(6) is interpersonally exploitative, i.e., takes advantage of others to achieve his or her own ends
(7) lacks empathy: is unwilling to recognize or identify with the feelings and needs of others
(8) is often envious of others or believes that others are envious of him or her
(9) shows arrogant, haughty behaviors or attitudes
Reproduced with permission from the Diagnostic and Statistical Manual of Mental Disorders, Fourth Edition. Copyright 1994 American Psychiatric Association.
in a depressed client, a therapist might comment, "Many others just like you have traveled the same road and yet gone on to recovery." Sensing that similar problems mean similar outcomes, most people would feel reassured. Narcissists, however, are likely to feel insulted, as if thinking, "What do you mean others just like me? There is no one else like me, and if you have the ability to understand me, you would already know that!" Some narcissists realize that anger would only disclose their vulnerability, so they hide their sensitivities. Others perceive themselves as belonging to some exceptional class of human beings and may not react at all, even to overt insults, especially if received from someone of obviously inferior status. Those who hurl insults are beneath contempt. By remaining unruffled, narcissists conceal the vulnerability of the self and prove that others are unworthy of upsetting them.
Not surprisingly, most narcissists eventually make boring conversationalists. At first, their sense of self-confidence and talk of their grand schemes are interesting and entertaining. Narcissists usually respond enthusiastically, because every willing listener is an opportunity for them to hear themselves talk and soak up yet more admiration and attention. Yet, when listeners share an event from their own life, they are likely to be interrupted as the narcissist either reasserts control over the conversation or resumes self-referential oration. Again, egocentricity prevents them from taking any interest in the inner world of others, who are not permitted to talk about themselves for long. The only thing of importance is the narcissist and what affects the narcissist. The achievements and agendas of others are irrelevant, except where they might provide a stepping stone for the narcissist's own ambitions. Eventually, most persons tire of such friendships, realizing that their destiny is to remain self-objects (Kohut, 1971), never to be known for who and what they are. For this reason, many narcissists excel at making acquaintances but fail at making friends. When asked who their friends are and what they enjoy most about them, narcissists often talk around the question.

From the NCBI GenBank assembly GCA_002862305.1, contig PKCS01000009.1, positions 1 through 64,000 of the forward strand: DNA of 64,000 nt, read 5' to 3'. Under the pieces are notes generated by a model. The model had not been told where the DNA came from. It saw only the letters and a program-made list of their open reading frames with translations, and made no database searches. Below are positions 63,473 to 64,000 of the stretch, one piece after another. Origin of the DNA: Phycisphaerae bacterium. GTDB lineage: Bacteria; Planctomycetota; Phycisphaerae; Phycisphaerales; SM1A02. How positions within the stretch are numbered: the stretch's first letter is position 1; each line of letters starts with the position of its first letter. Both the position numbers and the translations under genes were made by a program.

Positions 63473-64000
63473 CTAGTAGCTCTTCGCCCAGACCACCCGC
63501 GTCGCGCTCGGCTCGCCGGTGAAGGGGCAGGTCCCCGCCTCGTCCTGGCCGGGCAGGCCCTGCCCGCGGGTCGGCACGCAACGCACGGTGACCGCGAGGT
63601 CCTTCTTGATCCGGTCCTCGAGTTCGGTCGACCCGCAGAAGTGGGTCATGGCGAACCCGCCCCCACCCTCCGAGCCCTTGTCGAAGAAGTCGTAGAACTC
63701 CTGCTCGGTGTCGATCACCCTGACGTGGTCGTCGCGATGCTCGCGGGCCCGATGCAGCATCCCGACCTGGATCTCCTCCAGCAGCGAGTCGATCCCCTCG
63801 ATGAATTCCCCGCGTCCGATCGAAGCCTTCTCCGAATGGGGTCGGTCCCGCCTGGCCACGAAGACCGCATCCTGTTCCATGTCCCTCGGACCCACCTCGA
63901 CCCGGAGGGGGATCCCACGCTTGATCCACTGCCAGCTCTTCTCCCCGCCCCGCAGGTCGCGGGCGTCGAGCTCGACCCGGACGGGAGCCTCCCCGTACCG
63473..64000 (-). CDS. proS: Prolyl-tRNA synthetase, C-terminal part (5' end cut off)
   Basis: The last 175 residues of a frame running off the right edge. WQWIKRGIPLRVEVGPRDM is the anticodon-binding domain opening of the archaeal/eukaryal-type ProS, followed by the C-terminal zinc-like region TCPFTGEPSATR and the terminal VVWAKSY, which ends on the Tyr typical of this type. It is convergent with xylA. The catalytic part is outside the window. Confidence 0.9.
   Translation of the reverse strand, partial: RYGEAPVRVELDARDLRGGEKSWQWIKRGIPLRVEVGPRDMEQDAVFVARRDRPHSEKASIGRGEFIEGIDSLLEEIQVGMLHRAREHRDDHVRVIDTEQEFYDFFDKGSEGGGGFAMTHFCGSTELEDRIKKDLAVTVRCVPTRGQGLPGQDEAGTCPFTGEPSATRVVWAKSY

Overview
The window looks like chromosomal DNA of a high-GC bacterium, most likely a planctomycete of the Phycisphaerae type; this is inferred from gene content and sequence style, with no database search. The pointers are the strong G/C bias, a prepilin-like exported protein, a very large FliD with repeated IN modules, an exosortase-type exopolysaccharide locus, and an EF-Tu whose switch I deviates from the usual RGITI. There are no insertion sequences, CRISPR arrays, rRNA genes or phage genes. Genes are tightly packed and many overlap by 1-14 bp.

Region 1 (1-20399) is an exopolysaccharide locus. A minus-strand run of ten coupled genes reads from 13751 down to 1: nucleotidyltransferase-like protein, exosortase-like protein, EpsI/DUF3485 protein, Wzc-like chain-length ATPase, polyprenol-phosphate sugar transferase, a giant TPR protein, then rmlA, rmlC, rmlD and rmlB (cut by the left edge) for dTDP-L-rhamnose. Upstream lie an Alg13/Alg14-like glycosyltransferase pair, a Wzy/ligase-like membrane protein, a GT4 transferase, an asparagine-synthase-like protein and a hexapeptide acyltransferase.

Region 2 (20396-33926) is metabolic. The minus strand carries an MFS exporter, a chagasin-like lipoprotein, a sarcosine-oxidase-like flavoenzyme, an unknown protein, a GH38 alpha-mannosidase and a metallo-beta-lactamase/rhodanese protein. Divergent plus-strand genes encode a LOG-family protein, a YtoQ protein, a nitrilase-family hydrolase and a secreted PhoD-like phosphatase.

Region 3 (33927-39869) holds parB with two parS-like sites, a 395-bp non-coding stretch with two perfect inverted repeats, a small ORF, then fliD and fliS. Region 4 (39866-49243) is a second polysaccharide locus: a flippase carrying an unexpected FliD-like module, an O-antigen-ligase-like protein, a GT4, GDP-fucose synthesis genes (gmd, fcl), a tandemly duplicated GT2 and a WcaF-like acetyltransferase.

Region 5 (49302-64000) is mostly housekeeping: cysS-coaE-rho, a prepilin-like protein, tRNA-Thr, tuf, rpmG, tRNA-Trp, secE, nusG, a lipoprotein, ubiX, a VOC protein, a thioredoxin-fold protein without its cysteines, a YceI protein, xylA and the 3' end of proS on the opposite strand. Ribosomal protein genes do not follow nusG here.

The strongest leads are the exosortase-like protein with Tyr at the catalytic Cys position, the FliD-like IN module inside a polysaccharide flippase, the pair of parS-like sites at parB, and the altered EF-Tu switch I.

Lacking genuine friendships and believing in the superiority of the self, many narcissists replace intimate friendships with a circle of loyal admirers. Because they see their ideas as revolutionary, they often invoke religious metaphors to describe their quest. Rather than mere associates, their loyal followers are regarded as disciples or aspirants, members of the inner circle, much as Freud's followers were in the early period of psychoanalysis. Such individuals walk a fine line. They must be special enough to rise above the ignoble horde of humanity. However, they must also be flawed in some way that prevents them from rivaling the narcissist. As extensions of the ego, they glow only by virtue of the master's own reflected light. Fortunately, if they are completely loyal and admiring, their leader's projections of grandiosity will transform them into idealized, perfect beings, whose brilliance is ensured through their participation in the glory of the great guru. Moreover, they must not have their own independent ideas, but only ideas that reinforce those of the leader, without adding anything substantial. Originality is not met with enthusiasm, but with disdain, as it implies that the prophesy of the master is as yet somehow incomplete—something must be integrated that the prophet could not supply. Freud's feuds with his disciples are notable illustrations of this point; certainly Gerald would be much happier if his coworkers would just conform to his self-image and begin admiring him.
Many narcissists have a degree of insight into their situation. Given their inability to connect with others and develop a shared history of love or work, narcissists often report feeling a sense of boredom or meaninglessness. Needing to be above everyone, narcissists salvage their own esteem and create an aura of specialness but doom themselves to a pretty lonely life. After all, emotional intimacy requires that two people strip away the illusion of power and status differences between them, creating a vulnerability intolerable to the narcissist. Realizing this, some narcissists long for more authentic and deeper emotional experiences to offset the empty worship they give themselves and receive from others.